Why do vegans act superior to others who indulge in meat?

Why do vegans act superior to others who indulge in meat?

Ask Annika! 

Why do Vegans act superior to others who indulge in meat?  

Well let’s get straight to it- it’s a bummer when anyone acts superior, regardless of what they eat (or don’t eat), what their religion is, what their economic status is, what job they do- whatever.  I’m sure we could agree that acting superior is very unbecoming.

I remember the first (vocal) vegan I met, back during my university days, who I had sustained discussions with about consumption, animal rights and veganism.  I remember thinking at times that he was angry, confrontational or aggressive. I was a vegetarian at the time and never ever gave thought to animal abuse within the dairy industry. A big part of that was simply disinterest in learning about it and perhaps also resistance to seeing any information or evidence that would make me think twice about consuming butter and ice cream etc. I remember thinking he was fighting a good fight but I didn’t really want to hear much about it.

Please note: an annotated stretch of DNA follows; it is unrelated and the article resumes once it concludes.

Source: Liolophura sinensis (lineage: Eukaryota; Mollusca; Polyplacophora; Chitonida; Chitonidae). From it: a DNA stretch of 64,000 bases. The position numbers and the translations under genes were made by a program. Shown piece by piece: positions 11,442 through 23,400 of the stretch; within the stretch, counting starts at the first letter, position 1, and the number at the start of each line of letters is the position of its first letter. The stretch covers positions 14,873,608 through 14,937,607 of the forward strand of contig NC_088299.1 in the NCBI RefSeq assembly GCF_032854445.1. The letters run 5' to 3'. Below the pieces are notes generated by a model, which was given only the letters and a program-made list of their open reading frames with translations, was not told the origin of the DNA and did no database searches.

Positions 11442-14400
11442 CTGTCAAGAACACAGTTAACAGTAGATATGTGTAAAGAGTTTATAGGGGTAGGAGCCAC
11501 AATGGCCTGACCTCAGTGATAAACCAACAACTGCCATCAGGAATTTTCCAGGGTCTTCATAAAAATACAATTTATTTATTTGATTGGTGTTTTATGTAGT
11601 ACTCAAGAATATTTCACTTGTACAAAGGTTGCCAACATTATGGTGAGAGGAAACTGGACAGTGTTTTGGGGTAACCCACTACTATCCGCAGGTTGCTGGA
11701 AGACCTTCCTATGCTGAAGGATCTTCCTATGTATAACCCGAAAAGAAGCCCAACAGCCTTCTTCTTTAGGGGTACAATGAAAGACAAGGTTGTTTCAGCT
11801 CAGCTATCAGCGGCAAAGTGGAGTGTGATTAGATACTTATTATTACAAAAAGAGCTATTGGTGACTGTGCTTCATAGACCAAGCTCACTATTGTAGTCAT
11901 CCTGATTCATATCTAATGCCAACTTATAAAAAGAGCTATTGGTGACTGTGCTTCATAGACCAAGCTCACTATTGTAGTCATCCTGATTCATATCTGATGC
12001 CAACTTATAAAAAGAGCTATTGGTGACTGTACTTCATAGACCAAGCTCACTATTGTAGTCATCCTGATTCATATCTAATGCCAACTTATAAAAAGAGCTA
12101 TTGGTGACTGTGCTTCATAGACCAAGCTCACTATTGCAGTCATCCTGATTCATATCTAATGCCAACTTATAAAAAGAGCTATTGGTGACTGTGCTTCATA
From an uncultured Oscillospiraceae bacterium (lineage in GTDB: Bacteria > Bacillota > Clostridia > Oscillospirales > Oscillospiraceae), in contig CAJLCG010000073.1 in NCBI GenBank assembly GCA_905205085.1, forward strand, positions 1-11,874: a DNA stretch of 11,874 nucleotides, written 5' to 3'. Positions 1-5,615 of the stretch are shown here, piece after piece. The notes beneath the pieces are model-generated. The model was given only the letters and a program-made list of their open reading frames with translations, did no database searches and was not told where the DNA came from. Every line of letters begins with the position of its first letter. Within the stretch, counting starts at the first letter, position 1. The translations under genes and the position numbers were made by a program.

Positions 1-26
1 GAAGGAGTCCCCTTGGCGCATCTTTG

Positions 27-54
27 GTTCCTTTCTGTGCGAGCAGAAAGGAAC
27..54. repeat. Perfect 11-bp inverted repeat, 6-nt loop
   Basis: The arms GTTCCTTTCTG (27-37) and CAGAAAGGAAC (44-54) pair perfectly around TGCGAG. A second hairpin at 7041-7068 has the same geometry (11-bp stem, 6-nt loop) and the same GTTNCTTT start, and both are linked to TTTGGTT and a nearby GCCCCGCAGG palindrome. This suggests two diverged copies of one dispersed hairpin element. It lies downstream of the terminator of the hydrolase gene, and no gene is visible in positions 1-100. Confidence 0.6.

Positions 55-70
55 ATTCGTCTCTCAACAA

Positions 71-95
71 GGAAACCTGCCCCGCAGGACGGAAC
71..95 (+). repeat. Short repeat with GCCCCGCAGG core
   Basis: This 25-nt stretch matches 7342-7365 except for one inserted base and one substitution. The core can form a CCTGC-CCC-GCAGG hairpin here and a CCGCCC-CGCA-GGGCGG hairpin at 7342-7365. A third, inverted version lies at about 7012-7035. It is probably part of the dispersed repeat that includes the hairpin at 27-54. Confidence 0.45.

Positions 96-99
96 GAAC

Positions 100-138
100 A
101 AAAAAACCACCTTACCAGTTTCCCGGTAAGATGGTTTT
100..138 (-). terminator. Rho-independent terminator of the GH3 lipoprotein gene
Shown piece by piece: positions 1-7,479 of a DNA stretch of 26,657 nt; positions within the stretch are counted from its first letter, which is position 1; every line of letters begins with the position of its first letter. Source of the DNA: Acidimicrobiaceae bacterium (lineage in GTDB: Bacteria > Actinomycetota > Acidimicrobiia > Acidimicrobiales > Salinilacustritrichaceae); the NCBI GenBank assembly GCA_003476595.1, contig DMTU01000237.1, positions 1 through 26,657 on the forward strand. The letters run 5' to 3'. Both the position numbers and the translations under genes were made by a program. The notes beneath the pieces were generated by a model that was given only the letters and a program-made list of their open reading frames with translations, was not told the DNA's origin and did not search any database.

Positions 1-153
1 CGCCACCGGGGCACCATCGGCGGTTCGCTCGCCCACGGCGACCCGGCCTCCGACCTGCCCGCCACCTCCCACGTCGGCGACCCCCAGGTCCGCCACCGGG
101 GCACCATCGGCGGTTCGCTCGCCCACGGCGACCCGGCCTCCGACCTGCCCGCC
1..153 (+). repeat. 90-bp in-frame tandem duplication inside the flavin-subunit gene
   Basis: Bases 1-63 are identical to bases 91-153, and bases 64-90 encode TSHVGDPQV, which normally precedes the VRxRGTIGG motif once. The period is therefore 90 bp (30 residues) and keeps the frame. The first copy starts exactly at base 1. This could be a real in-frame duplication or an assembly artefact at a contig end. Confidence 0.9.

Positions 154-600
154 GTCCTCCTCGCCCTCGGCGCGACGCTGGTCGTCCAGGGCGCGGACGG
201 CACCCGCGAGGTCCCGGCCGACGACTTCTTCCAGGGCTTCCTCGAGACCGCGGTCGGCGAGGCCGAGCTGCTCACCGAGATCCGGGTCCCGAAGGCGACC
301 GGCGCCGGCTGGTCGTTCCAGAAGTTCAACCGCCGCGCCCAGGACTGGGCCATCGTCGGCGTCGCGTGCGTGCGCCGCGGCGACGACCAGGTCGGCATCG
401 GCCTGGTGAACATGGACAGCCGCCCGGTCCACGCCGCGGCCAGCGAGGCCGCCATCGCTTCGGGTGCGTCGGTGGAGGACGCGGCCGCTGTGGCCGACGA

Now, in my just over 2 years of being a vegan I think I’ve heard or seen a version of nearly every type of complaint, joke or criticism about vegans. They’re aggressive, they’re annoying, they’re wrong, they’re misguided and so on. You get used to people joking about how good bacon tastes when you mention you’re a vegan.  Rest assured, when I hear someone snort and chuckle about how tasty fried pig flesh is I wonder if they even know anything about the gestation crate debate which is far from a fringe animal rights issue or if they have even bothered to consider giving any of the interesting and delicious plant based versions of vegan bacon a try.